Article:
North Carolina Sea Shells Guide

There are several enjoyable things to do when spending a day at the beach. Collecting seashells is a fun and easy activity people of all ages can do and enjoy. 

If you’re planning on spending some time collecting seashells on the beaches in North Carolina, take a look at some of the most common seashells you’ll find on our shores and when the best time to collect them is. 

When to Collect Seashells

You can find seashells on North Carolina beaches all year round and any time of the day. That being said, there are certain times where you’ll have a little more luck finding beautiful seashells. 

The best time to collect seashells is early in the morning or in the evening. Another time to explore the beaches is right before and after low tide. 

Common Seashells on North Carolina Beaches

Now that you’re ready to hit the beaches, here’s a guide so you can learn what kind of seashells you’re likely to find.

Scotch Bonnet 

If you come across a white shell with brown or yellowish squares in rows, you’ve probably found a Scotch Bonnet. These squares will also be in spirals around the seashell. These are fairly small seashells ranging in size from one and a half inches to four. 

Keyhole Sand Dollar 

Many people dream of finding sand dollars at the beach. You’ll know you’ve found a Keyhole Sand Dollar when this sea urchin has five slots that look like keyholes. These shells can range in size from five to six inches. 

Soft Shelled Clam

If you’re searching for a Soft Shelled Clam, you most likely won’t find one on the surface of the sand. These clams are found between six and ten inches under the mud. Their color is typically brown, white, gold, cream, or gray and their shell is very breakable. 

Banded Tulip

A Banded Tulip has a pearly gray color that has brown or olive spots randomly around the shell. Some will have bands that run from edge to edge. 

Lightning Whelk

The fastest way to identify a Lightning Whelk is by its shape. This shell has a left-hand spiral. The majority you’ll find are rather small, but these shells can be anywhere from four to 16 inches.

Lettered Olive

A Lettered Olive has a shiny and smooth shell. It has a cylinder shape with a short spire. Most of these shells have a grey or red color with zig-zag marks running on them. They’re very small at a maximum of two and a half inches long.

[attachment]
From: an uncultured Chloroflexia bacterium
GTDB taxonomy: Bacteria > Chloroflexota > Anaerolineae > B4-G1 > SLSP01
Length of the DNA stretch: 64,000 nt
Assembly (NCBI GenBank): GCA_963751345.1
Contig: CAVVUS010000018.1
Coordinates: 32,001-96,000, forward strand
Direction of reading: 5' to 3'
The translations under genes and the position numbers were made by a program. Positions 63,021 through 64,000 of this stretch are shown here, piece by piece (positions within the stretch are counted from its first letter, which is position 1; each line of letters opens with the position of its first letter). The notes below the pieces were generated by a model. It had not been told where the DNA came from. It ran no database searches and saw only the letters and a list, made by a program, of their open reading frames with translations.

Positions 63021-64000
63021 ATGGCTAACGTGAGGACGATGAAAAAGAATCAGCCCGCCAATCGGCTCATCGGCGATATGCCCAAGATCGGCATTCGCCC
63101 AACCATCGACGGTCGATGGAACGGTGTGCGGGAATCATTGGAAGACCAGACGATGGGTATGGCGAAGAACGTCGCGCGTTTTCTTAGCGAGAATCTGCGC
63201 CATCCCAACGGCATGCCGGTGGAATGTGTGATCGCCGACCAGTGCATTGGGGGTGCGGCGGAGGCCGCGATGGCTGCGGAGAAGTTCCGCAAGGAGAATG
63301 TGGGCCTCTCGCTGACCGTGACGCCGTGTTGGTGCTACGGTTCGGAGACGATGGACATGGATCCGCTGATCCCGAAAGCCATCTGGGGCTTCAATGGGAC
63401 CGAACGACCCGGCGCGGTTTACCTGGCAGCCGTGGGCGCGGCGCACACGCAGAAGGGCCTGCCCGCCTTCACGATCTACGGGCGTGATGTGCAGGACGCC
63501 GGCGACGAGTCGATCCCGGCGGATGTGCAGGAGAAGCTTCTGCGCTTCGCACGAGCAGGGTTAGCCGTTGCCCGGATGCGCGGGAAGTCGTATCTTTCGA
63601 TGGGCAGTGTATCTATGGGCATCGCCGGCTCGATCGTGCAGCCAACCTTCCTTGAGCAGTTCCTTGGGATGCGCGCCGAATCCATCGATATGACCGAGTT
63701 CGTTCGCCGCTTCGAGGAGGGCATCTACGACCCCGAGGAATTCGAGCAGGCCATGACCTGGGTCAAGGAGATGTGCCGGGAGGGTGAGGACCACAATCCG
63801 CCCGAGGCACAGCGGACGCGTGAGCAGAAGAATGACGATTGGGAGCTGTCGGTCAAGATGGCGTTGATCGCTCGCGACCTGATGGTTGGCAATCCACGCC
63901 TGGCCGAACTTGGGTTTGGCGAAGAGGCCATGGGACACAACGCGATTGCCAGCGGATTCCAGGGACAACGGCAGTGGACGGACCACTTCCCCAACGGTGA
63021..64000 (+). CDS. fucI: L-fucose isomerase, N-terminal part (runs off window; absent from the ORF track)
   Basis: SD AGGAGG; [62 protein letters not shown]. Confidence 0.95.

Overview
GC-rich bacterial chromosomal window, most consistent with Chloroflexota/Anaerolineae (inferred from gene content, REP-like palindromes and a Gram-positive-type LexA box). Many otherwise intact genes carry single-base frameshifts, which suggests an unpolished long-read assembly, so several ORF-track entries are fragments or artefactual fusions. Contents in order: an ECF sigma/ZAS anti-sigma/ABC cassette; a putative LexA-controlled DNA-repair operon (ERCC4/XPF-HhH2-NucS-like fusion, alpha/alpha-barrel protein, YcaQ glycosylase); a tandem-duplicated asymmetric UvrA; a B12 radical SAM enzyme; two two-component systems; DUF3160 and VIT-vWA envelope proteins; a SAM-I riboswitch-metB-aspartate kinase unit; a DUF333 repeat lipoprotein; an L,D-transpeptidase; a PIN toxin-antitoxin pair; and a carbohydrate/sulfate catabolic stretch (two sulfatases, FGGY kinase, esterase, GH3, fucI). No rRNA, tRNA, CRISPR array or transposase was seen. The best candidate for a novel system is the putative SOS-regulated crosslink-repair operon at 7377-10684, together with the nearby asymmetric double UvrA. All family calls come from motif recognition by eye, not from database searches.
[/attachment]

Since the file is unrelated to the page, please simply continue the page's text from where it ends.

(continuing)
Auger Shell

You may know an Auger Shell as an Auger Snail. This shell has a very high spiral with whirls. The name Auger comes from the similarities to a drill bit. 

Coquina Clam

A Coquina Clam has a very smooth shell, and it’s usually dull. However, while the color may be dull, it does range from shades of orangish-brown, pink, or purple with white or cream stripes around it. 

Atlantic Jackknife Clam

Atlantic Jackknife Clams are a silver or gray color that looks like a straight razor. You may know these clams as Razor Clams. The rim of their shell is very sharp, so be careful if handling them.

Atlantic Bay Scallop

The Atlantic Bay Scallop is a fan seashell that has at least 14 ribs. These shells have a pattern that showcases colors such as grey, brown or black, and red, orange, or yellow hues.

Calico Scallop

You may mix up a Calico Scallop and an Atlantic Bay Scallop at first glance. These two scallops are very similar in shape. However, with a Calico Scallop, the stripes are more noticeable, and you’ll see red, orange, pink, and brown hues.


Ornate spiral shells that wash on the North Carolina shore are known as Periwinkles. You can usually find these hiding in piles of other shells. Periwinkles are very small with a maximum length of two inches. They’re known to be delicate and have intricate shapes. 

Saw Tooth Pen Shell

This ridged shell can be found year-round, but most commonly after a storm. These shells are deep brown and can be up to 10 inches long. Be careful when handling these shells, as they’re incredibly fragile and break easily. 

Atlantic Oyster Drillers

Atlantic Oyster Drillers are snails that have a ribbed and pointed shell. You can find these oysters living on rocks and reefs. They’re very small oysters, growing to only about one inch in length. Atlantic Oyster Drillers shells have raised whorls, spiraling ribs, and a flared lip with small teeth. 


North Carolina’s beaches are not only beautiful but have a surplus of unique seashells.